let’s not forget Burma

The troubles in Burma still continue. It was not just a blip on the radar screen.

This is a video of an interview with Thich Nhat Hanh speaking about Burma and engaged Buddhism.

In the meantime, we can all send our dirty underwear to Burmese embassies.

“Activists exasperated at the failure of diplomacy to apply pressure on Burma’s military regime are resorting to a new means of protest against the regime’s recent crackdown: sending female underwear to Burmese embassies.

Embassies in the UK, Thailand, Australia and Singapore have all been targeted by the “Panties for Peace” campaign, co-ordinated by an activist group based in Chiang Mai, Thailand.

“Not only are they brutal, but they are also very superstitious. They believe that touching a woman’s pants or sarong will make them lose their strength,” Ms Pollack told Guardian Unlimited.

…The junta is famous for its abuse of women: it is well documented that they use rape as a weapon of war against ethnic minorities. This is a way for women around the world to express their outrage.”

Sounds like a good way to get rid of those chakra panties that I’ve seen in yoga magazine ads.

blogging for Burma


Free Burma!

FREE BURMA!

Dashing Hopes in Myanmar

. . .There was talk at the UN that Mr Gambari might return to Myanmar in November. Perhaps international pressure could make the regime open dialogue with the pro-democracy movement, leading ultimately to a peaceful settlement. But this looks less and less likely. The regime continued making large-scale arrests of suspected pro-democracy campaigners during and after Mr Gambari’s visit, while blaming foreigners for instigating protests.

Buddhists Worldwide Back Myanmar’s Monks

The Buddhist monks who led Myanmar’s protests have drawn support from fellow believers worldwide, including Tibetan and Vietnamese spiritual leaders who are no strangers to state persecution.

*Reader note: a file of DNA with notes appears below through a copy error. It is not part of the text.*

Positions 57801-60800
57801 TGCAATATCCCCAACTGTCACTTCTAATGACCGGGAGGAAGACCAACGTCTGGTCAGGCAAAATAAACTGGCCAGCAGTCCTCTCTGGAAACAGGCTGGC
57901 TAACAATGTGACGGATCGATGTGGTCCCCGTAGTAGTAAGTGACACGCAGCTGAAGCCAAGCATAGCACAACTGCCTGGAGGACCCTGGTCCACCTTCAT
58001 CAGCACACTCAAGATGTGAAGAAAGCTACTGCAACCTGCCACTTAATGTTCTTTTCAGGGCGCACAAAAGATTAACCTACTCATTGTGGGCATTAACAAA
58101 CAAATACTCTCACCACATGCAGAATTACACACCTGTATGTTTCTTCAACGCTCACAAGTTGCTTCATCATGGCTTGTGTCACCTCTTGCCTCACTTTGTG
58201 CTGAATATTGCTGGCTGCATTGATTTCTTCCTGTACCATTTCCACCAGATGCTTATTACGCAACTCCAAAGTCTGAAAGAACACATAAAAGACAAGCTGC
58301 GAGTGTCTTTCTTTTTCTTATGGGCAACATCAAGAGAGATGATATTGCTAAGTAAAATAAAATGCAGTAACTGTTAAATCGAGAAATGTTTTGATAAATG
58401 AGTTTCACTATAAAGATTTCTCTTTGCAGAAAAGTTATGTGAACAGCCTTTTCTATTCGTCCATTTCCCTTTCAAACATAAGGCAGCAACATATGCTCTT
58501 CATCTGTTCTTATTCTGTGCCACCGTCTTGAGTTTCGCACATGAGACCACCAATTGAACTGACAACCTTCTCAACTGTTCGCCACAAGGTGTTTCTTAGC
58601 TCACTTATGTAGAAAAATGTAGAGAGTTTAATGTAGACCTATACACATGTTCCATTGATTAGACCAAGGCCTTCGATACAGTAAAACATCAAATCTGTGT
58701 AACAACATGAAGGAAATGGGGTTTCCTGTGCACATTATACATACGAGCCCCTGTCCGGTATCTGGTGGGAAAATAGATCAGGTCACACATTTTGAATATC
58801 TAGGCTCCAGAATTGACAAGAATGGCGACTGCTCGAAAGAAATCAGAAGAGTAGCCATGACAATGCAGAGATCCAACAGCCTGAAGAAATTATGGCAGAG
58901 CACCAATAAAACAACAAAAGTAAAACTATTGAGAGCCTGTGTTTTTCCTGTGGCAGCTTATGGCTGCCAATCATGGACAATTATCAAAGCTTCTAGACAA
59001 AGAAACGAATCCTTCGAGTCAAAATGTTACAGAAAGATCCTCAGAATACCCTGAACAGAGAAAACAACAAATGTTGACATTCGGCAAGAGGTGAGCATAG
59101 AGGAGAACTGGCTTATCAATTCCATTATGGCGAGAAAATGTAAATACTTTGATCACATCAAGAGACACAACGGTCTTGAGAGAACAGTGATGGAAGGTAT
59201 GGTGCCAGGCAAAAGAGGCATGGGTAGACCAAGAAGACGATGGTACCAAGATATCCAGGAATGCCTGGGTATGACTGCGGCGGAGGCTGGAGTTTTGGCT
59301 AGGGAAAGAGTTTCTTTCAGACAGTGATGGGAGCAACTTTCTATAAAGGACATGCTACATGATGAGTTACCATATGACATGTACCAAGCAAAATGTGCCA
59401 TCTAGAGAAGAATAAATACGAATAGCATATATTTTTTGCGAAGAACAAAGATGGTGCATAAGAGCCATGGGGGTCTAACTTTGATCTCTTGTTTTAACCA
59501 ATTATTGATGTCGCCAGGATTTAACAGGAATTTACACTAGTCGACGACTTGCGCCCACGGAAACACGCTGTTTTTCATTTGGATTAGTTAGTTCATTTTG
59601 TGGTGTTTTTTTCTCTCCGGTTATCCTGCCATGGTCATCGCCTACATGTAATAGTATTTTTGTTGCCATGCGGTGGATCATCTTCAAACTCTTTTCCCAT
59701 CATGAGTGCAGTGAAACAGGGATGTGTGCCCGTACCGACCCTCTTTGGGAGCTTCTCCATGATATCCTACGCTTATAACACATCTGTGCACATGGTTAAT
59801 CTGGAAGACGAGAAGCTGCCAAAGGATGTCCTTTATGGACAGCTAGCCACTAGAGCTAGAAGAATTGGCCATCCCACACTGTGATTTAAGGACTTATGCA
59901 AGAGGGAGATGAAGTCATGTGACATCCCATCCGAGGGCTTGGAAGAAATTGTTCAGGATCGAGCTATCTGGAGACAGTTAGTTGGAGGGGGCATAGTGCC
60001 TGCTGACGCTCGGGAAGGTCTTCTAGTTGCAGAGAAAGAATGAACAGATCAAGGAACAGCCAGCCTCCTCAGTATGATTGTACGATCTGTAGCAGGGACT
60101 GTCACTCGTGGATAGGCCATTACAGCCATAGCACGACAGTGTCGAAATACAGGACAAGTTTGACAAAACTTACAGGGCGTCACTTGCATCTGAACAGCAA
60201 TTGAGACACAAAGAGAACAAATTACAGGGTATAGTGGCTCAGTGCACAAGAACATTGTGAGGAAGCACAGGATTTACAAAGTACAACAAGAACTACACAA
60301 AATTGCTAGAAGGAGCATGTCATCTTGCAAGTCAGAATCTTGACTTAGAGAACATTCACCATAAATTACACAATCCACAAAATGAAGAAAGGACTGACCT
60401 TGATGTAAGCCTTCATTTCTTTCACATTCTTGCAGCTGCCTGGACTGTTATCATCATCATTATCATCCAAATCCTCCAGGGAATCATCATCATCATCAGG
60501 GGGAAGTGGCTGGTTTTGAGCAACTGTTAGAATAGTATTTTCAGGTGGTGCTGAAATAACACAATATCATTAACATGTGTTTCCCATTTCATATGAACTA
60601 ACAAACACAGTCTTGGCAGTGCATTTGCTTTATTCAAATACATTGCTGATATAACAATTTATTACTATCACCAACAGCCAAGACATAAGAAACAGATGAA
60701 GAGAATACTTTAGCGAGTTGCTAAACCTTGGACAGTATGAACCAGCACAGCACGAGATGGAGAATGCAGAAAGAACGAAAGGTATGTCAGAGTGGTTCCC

This week, as hundreds of disrobed monks could be heard chanting from inside a windowless detention centre in Yangon, Buddhist supporters in cities around the world continued their protest rallies and prayer vigils for them. . . .

Myanmar Junta Tightens Screw on Dissenters

. . . Although most are too terrified to talk, the monks and civilians slowly being freed from a makeshift interrogation centre in north Yangon are giving a glimpse of the mechanics of the general’s dreaded internal security apparatus. . . .

One freed monk, who did not want his name revealed, said some had been beaten when they refused to answer questions about their identity, birthplace, parents and involvement in the protests, the biggest challenge to the junta in nearly 20 years.

. . . A relative of three women released on Wednesday said detainees were being divided into four categories: passers-by, those who watched, those who clapped and those who joined in.

International Bloggers Day for Burma on Oct. 4

Free-Burma.org has announced an International Bloggers’ Day for Burma on October 4th.

Bloggers who support the protests are being asked not to post that day and instead display one of the Free Burma banners or images (like the one above) that have been created for the online protest.

A list of participating bloggers — I’m #2382 — can be found here. Even though the government of Myanmar has cut off Internet access, words and pictures are still being spread worldwide.

what did I say about peace?

Sometimes one image is juxtaposed against another to bring home a point.

“Earth will be safe
when we feel in us enough safety.”
Thich Nhat Hanh — Vietnamese Buddhist monk, nominated in 1967 by Martin Luther King for the Nobel Peace Prize

This image is taken from ko htike’s blog who continues to write, post photos, and YouTube videos of the situation in Tibet*. There is also a link to Burmese Bloggers Without Borders if you want current information about the situation.

Thousands dead in massacre, bodies of monks dumped in the jungle
October 1, 2007

Yangon, Myanmar — Thousands of protesters are dead and the bodies of hundreds of executed monks have been dumped in the jungle, a former intelligence officer for Burma’s ruling junta has revealed….